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Previous. Next. Through My Eyes

Losing a young wife to cancer

What a refreshingly honest book this is! Most Christians are afraid to be honest about suffering because they think frankness will be seen as a ‘lack of faith’. The plain fact is that the vast majority of sick Christians never receive a miracle of healing. And, to be ruthlessly honest, there’s no biblical reason for thinking they should.

Stephen Hackney watched his wife Lesley, over four years, gradually succumb to a particularly grim form of cancer. She was just 37 and the mother of their young daughter, Charlotte. The diary Stephen kept—one of the means by which he kept a grip on his thoughts and stopped himself from going under—tells of his own desperate struggle with his faith, the place of prayer and the theology of healing. It makes compelling reading: Through My Eyes: A husband’s diary of faith, hope, love and loss by Stephen Hackney (Authentic, 2011, ISBN 978-1-85078-955-0).

Stephen ends up, after Lesley’s death, in a place of stronger faith than ever, but he has had to ditch many of the trite attitudes to prayer, trust and healing that remain particularly rife in Pentecostal and charismatic circles today. His epilogue, which follows the diary entries, should be required reading for every unduly gung-ho and triumphalistic believer.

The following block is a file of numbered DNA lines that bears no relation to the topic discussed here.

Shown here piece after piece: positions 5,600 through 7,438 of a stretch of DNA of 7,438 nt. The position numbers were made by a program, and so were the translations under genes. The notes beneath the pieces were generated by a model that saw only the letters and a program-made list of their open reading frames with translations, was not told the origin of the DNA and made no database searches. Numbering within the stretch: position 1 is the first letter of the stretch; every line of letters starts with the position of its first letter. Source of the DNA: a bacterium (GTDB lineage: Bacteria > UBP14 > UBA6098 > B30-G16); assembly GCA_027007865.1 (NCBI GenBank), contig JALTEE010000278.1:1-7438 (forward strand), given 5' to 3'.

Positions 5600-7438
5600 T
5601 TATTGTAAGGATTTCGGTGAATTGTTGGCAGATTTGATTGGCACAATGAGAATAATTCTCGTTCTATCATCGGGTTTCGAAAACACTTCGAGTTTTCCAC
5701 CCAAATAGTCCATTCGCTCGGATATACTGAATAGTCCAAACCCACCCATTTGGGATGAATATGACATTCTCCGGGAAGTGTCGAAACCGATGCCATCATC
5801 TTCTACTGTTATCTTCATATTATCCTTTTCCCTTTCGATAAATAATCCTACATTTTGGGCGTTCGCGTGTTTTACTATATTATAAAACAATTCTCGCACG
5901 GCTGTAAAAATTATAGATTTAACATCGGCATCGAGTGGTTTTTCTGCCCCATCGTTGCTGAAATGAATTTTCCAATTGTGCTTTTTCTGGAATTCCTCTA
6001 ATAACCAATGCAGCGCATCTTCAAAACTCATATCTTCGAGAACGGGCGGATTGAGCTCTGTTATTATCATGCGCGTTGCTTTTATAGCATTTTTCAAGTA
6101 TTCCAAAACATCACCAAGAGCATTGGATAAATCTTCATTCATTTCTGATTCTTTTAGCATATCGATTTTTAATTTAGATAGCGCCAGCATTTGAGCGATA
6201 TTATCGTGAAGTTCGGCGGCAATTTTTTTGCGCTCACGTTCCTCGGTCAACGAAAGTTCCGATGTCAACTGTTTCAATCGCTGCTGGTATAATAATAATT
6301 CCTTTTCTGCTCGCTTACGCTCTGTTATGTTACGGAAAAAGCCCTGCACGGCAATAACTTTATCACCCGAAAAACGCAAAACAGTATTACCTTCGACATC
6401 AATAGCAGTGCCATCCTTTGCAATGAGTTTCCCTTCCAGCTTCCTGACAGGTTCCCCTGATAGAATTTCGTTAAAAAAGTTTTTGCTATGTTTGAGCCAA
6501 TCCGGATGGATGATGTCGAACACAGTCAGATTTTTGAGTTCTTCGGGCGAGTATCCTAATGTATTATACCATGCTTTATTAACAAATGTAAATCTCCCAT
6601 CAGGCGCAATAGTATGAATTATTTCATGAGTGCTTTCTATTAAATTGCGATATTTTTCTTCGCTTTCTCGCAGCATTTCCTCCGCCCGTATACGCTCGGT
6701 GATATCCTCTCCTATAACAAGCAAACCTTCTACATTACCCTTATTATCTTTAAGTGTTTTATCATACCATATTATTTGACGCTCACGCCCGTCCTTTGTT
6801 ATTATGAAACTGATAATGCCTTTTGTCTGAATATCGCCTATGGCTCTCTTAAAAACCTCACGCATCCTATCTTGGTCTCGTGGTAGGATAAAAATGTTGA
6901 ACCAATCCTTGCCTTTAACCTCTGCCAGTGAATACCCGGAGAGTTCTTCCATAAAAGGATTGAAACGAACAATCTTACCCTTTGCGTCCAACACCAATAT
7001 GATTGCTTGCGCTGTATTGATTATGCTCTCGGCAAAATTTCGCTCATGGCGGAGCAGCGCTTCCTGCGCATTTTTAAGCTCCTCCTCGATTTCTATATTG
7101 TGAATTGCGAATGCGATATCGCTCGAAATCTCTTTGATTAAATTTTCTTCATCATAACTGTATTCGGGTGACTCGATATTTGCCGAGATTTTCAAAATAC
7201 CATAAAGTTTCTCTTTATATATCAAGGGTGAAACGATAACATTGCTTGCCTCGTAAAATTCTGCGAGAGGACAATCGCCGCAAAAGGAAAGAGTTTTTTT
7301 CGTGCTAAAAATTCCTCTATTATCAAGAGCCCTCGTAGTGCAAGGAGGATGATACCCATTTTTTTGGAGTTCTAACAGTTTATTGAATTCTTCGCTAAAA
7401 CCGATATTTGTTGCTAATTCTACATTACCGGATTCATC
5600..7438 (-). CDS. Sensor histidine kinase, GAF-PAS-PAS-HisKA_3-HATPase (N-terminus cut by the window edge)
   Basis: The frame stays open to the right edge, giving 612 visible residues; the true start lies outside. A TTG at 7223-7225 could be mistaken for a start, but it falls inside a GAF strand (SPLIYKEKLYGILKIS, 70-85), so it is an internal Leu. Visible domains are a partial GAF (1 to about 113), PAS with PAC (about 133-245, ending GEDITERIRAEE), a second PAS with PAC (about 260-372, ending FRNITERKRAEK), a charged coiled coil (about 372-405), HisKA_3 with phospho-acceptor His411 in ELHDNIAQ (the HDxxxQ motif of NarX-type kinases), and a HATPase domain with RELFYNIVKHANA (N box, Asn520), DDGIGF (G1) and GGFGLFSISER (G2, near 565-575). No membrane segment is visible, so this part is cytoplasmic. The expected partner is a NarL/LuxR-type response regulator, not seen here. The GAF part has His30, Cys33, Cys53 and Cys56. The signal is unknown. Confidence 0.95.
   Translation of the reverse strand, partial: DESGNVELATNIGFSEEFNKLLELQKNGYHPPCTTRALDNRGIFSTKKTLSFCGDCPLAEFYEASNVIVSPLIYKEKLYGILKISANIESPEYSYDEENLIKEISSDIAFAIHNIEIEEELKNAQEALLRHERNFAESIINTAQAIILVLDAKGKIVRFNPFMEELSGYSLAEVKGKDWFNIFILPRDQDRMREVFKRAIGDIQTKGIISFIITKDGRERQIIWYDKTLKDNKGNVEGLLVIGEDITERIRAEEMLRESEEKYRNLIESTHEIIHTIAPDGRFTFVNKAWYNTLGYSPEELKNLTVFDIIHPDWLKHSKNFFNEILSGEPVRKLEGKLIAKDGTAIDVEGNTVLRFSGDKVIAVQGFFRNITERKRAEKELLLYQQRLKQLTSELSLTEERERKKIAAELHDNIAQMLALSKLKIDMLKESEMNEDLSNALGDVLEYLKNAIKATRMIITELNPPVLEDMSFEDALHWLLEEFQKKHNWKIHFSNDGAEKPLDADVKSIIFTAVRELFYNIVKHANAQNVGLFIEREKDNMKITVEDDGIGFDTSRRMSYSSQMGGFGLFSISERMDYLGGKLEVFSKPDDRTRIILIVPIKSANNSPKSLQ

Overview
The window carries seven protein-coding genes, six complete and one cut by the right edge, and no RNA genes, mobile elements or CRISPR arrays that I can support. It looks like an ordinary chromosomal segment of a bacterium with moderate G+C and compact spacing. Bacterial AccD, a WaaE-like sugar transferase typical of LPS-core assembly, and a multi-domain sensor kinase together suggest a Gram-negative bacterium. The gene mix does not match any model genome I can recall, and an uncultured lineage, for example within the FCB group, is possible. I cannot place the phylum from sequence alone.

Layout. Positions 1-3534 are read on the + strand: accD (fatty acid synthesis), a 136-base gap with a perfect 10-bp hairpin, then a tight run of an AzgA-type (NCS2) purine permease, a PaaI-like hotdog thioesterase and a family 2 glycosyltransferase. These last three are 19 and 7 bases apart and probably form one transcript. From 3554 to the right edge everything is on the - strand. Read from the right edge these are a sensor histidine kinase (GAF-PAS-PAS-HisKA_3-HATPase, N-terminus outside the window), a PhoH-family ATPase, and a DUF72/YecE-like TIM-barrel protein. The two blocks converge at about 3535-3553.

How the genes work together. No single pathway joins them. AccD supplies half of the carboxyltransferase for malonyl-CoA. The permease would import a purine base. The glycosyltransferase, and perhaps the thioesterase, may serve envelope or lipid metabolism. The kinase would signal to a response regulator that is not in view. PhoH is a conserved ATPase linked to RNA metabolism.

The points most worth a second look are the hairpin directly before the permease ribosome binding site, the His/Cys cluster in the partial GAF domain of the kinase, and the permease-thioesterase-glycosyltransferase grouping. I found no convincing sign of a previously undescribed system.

Through life some things come to change you; others to be changed by you. (Intro xix)

I live in the awareness that when you are desperate for God to speak, you can, in your mind, manipulate the situation. (p13)

How do you speak to the one you love when such a daunting threat hangs over their life? I’m really not sure. Death is such a threat, such a challenge and it brings with it such fear. Not even the fear of dying, but that of being robbed of what is yours. Years that should lie ahead for you, to watch your child grow up; years to spend playing, dreaming and working – fulfilling your purpose and living your dream – all potentially taken from you by the cruelty of this merciless disease. (p40)

I feel somewhat ‘prayed up’, not really knowing what to say any more – concerned that my repetition may be more detrimental to Lesley than helpful. Think I may be suffering from prayer fatigue. (p44)

Tonight Charlotte asked what I’d dreaded for so long: Will her mummy die? How do you answer such a question from a 7-year-old; how can you explain that her mummy will die, and possibly quite soon? (p89)

Paradoxically, most of the friends that are really close to me don’t offer much help, advice or books to read. They simply listen to our story, what’s new this month or week, and then cry. Afterwards, they might offer to take me for a coffee or a beer. That helps. (p97)

Should God expect so much from us if he is less willing or able to act significantly in our lives?’ My thinking for such a harsh question is simple: if God makes such great demands of us, then surely commensurate to demand ought to be intervention – there needs to be proportional representation on both sides. (p100)